[10 NJSuper Page 453]

more than six months, the statute requires a report of the facts to be submitted to the Congress and unless the Congress, within the time limited by the statute, "passes a concurrent resolution stating in substance that it favors the suspension of such deportation," the Attorney General is required to deport the alien. This statute was in effect on the date of the loan, October 22, 1948.

It follows the proofs did not evidence a loan contract to be viewed in its setting as having the "inherent tendency * * * to use sinister or corrupt means to accomplish the end sought," Stone v. William Steinen Mfg. Co. , 133 N.J.L. 593 (E. & A. 1946); at best a case was made showing there was fair doubt as to such tendency of the contract, in the circumstances, and the question was properly "left to the jury for determination." McCabe v. Kupper , 4 N.J. Super. 178 (App. Div. 1949).

The evidence of a transaction between plaintiff and Bollino almost three months after the loan and a few weeks before the marriage does not strengthen defendants' position that no jury question was presented. When Bollino was applying for an extension of his visa and required proof that he had means of support, plaintiff deposited $2,000 to his credit in a savings bank and permitted him to use the bank book to represent these were his funds. That money was returned to plaintiff June 13, 1949, several months after the wedding. Whether this transaction wears a badge of fraud is not an issue in this case; if relevant at all to the earlier loan transaction, it merely supports defendants' insistence that plaintiff did everything she could to keep Bollino in this country. But we have said that that motive as related to the transaction to help defray the expenses incident to the bona fide marriage is not illegal.

We have been discussing defendants' argument on their premise the loan was made to further the marriage as a means of preventing deportation. The proofs, however, are conflicting whether plaintiff was party to any such purpose. Her testimony was Bollino told her he had fallen in love with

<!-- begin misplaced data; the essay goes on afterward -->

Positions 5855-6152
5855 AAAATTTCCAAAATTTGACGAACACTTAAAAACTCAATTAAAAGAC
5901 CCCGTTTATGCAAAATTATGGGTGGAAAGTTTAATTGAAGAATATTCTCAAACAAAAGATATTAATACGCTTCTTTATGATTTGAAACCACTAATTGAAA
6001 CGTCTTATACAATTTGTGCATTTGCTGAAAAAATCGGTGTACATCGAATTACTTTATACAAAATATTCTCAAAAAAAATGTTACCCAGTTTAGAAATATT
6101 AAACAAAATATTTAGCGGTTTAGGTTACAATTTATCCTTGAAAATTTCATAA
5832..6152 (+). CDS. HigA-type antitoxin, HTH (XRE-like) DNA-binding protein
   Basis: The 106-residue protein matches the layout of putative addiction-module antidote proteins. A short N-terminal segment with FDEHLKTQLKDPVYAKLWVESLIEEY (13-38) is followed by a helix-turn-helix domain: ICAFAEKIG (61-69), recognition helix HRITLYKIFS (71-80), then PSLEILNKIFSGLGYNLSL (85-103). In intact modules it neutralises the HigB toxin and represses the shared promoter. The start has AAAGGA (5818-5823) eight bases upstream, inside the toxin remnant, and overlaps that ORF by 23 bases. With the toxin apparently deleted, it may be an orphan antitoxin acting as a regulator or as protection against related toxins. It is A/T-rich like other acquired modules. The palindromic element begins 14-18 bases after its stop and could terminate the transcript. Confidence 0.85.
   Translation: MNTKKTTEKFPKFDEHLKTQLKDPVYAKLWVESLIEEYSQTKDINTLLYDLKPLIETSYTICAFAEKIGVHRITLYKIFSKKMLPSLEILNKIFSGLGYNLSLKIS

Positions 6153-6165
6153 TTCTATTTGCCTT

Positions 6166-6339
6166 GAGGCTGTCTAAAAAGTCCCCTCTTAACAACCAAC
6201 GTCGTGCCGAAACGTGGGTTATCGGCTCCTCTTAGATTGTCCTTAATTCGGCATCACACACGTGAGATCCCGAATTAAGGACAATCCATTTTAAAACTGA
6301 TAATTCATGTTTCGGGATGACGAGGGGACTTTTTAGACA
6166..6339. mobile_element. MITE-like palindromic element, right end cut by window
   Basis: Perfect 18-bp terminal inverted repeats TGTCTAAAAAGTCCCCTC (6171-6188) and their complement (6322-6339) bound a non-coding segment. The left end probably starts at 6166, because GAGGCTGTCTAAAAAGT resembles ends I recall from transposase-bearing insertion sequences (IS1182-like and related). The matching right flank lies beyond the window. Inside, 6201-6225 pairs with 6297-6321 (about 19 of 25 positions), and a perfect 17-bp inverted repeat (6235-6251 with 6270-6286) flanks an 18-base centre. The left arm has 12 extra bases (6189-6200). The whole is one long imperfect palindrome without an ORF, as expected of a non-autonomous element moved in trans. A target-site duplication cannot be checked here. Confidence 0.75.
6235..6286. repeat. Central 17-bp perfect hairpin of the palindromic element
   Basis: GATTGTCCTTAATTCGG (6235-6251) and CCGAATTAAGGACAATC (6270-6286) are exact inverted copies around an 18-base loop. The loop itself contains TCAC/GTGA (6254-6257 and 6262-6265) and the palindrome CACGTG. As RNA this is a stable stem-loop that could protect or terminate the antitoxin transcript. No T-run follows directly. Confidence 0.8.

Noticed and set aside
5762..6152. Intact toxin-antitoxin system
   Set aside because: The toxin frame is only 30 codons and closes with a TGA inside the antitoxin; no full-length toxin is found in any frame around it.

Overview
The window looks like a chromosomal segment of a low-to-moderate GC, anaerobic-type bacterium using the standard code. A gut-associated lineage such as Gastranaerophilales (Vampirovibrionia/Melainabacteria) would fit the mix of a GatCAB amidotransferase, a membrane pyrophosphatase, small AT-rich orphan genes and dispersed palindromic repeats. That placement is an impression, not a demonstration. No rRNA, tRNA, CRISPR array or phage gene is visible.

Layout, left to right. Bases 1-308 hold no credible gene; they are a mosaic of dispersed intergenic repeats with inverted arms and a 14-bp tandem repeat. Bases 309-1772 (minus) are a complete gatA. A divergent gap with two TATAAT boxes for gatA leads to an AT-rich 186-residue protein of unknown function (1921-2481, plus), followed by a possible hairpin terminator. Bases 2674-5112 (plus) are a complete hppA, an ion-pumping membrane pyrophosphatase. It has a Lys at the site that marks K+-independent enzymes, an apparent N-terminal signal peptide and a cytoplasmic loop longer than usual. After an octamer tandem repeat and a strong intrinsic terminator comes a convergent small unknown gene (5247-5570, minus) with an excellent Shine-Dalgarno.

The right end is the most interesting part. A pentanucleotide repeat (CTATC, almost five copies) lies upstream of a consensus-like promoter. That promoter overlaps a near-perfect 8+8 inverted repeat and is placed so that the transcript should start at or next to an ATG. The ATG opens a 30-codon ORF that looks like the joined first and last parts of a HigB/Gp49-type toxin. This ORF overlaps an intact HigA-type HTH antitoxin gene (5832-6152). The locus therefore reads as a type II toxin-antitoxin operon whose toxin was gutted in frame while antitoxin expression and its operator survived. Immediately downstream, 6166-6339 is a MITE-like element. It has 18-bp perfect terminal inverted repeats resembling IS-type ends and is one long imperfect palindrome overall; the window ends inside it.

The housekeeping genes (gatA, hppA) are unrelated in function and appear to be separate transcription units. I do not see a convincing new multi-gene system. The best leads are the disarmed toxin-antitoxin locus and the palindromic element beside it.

[10 NJSuper Page 454]

Rose, and that she first heard of a contemplated marriage when defendant, Charles Licata, visited her on the day prior to the delivery of the money and asked her for a loan because Rose's parents wanted a big wedding and needed help; that he, Licata, had his own funds tied up in his business but could repay her one month after the wedding. She insisted she had no desire to keep Bollino here except "to have him here for the period of time that the law permitted." She denied she had done anything to bring the marriage about or that she had ever pressed Rose to go through with it on any occasion when the engagement was broken and said she had no interest at any time in having Bollino stay in this country. Plaintiff's daughter, Amelia, testified it was Rose's family, not Bollino's, who were anxious for the marriage and hoped it would be a means of keeping Bollino here because they, Rose's family, liked him and thought he would be a good husband for Rose.

On a motion for judgment at the end of the case, the Supreme Court has said, "* * * evidence will not be weighed but 'all the proofs which support the claim of the party against whom the motions are made must be accepted as true and he is entitled to the benefit of all legitimate inferences which may be drawn therefrom. Where fair minded men might honestly differ as to the conclusions to be drawn from the proofs, the questions at issue should be submitted to the jury.' (Citing cases.)" Fischetto Paper Mill Supply, Inc., v. Quigley Co., Inc. , 3 N.J. 149, at 154 (1949). There was no error in denying the motion for judgment.



Buy This Entire Record For $7.95

Official citation and/or docket number and footnotes (if any) for this case available with purchase.

Learn more about what you receive with purchase of this case.